Music has been a very important part of my lockdown experience. At first there was silence: long-anticipated projects cancelled
We have asked our tutors, while they are marooned in isolation, which 8 tracks mean the most to them, so we can share some new listening ideas with you and find out a bit more about them. This week, guitarist Mark Eden, introduces his picks.
Mark is a tutor at the Royal Birmingham Conservatoire, one half of the Eden Stell Guitar Duo, and one quarter of the Vida Quartet. Mark studied at the Royal Academy of Music where he won the Julian Bream Prize and graduated with the highest performing achievements and the Principal’s Prize. He was awarded grants from the Worshipful Company of Musicians to continue studies in Brussels with Sergio and Odair Assad. Both of his ensembles have achieved international acclaim and continue to perform at some of the most prestigious venues, International guitar and music festivals all over the world. Mark has recorded eight CDs receiving many press reviews, including ‘Editors’ Choice’ in Gramophone and recording of the week in The Observer, and has appeared on ITV, BBC and many European networks.
“It really is too tricky to select just 8 tracks; I love too many pieces of music. To add to the complexity, my choices are just as much about the artists as they are about the composer. Rather like Saffron, I have gone for pieces which have made an impact on me when I was young. I could make a top 50 easily, but here’s my 8 – but before we get underway, I must make a special mention to Vaughan Williams’ ‘Fantasia on a Theme by Tallis’ and ‘The Lark Ascending’; Nigel North (lute) playing Bach and Dowland; Schubert’s ‘Unfinished Symphony’; Steven Isserlis playing Bach cello suites; The Jam; Beethoven; Martha Argerich playing anything; Sir András Schiff playing anything; The Police; Debussy; Scarlatti; Chopin; Britten; Prince; Stephen Dodgson; and guitarists Sergio & Odair Assad, Segovia & John Williams to name just a few. Sorry… had to get those out also.”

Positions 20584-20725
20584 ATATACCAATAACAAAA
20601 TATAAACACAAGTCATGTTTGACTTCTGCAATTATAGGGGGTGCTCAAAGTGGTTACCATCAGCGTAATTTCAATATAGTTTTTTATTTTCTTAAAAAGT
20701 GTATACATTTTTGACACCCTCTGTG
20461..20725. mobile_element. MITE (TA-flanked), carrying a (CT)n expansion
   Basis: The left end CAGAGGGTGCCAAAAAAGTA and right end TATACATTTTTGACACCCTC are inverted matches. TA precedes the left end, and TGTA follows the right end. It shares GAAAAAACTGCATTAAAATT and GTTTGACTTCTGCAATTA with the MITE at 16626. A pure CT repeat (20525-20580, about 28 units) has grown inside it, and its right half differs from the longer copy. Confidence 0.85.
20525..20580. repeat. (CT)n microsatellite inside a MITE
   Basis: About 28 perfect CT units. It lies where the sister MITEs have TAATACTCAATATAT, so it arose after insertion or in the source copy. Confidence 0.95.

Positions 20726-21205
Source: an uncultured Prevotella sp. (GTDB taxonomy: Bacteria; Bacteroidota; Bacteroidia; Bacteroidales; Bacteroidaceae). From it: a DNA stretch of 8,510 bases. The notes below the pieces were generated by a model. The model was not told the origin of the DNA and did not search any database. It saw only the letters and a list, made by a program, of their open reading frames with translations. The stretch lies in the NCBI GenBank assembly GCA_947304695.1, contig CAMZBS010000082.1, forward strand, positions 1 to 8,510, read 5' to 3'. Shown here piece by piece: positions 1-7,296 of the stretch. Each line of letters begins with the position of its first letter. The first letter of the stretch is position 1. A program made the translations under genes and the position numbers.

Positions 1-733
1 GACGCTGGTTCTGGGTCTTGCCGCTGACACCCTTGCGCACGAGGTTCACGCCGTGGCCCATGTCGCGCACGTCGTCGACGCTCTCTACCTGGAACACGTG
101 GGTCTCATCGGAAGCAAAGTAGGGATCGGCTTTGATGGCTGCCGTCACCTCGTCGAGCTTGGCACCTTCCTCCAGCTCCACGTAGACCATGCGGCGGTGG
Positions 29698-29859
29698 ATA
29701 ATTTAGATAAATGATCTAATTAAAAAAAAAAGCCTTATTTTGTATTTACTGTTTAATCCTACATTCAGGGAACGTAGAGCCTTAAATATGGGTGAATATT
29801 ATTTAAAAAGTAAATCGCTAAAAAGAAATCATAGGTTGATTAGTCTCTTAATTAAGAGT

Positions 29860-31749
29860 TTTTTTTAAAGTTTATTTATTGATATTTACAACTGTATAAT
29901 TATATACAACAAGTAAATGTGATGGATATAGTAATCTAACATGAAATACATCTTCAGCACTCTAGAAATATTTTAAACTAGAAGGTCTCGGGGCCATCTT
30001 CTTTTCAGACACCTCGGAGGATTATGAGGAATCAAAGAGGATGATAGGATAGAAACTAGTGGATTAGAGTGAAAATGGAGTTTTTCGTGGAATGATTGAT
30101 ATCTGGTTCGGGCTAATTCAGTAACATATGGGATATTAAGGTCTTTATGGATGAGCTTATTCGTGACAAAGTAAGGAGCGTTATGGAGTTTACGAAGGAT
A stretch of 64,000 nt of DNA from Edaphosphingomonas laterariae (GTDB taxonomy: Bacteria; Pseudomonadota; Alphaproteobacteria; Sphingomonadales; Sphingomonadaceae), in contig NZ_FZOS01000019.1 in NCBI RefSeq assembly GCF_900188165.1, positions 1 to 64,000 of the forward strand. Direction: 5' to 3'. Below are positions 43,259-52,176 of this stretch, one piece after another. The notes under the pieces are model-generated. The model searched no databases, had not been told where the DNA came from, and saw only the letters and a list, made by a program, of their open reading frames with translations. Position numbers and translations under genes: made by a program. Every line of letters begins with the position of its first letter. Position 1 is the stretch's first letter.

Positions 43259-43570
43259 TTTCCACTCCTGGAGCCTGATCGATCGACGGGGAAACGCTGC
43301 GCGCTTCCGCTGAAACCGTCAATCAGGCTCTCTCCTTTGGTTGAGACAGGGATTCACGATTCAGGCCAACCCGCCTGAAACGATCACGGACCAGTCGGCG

Track 1: Simon & Garfunkel – For Emily (LIVE)
I should really just say that any of the songs from the Simon & Garfunkel Greatest Hits album (or tape in our case) is my first choice. My first truly memorable musical experience driving down to Cornwall in the mid 70’s with my parents and sisters in an old car and a tape player sitting in the foot well. We just kept playing it over and over… well Cornwall felt further away back then! We all loved the songs and I can still remember all the words and tunes. ‘For Emily’ sums up this hazy hot summer in Mawgan Porth, where our hotel was like something out of “Monsieur Hulot’s Holiday”. Art Garfunkel’s voice is like an angel’s, and Simon’s guitar playing must have made something click inside me. I love the triplets strummed in the guitar part at the highest point of the song.
Track 2: The Smiths – This Charming Man
I was defiantly a closet Smiths fan. I never saw them live but I did have most of their albums and this song sums up my teenage 80’s angst. I love the way the words tell a story which your own imagination can elaborate on.
Track 3: Federico Mompou – Suburbs
This is one of Mompou’s early piano pieces which put him on the map. It also sums up his personality as someone who was a loner, who walked the streets of his beloved Barcelona taking in the atmospheres and life going on around him. “The Street, the guitar and the old horse” is particularly poignant. I guess I’m a sucker for music with a degree of melancholy and nostalgia.
Track 4: Enrique Granados – ‘Dedicatoria’ from Album for the Young (Played by Julian Bream)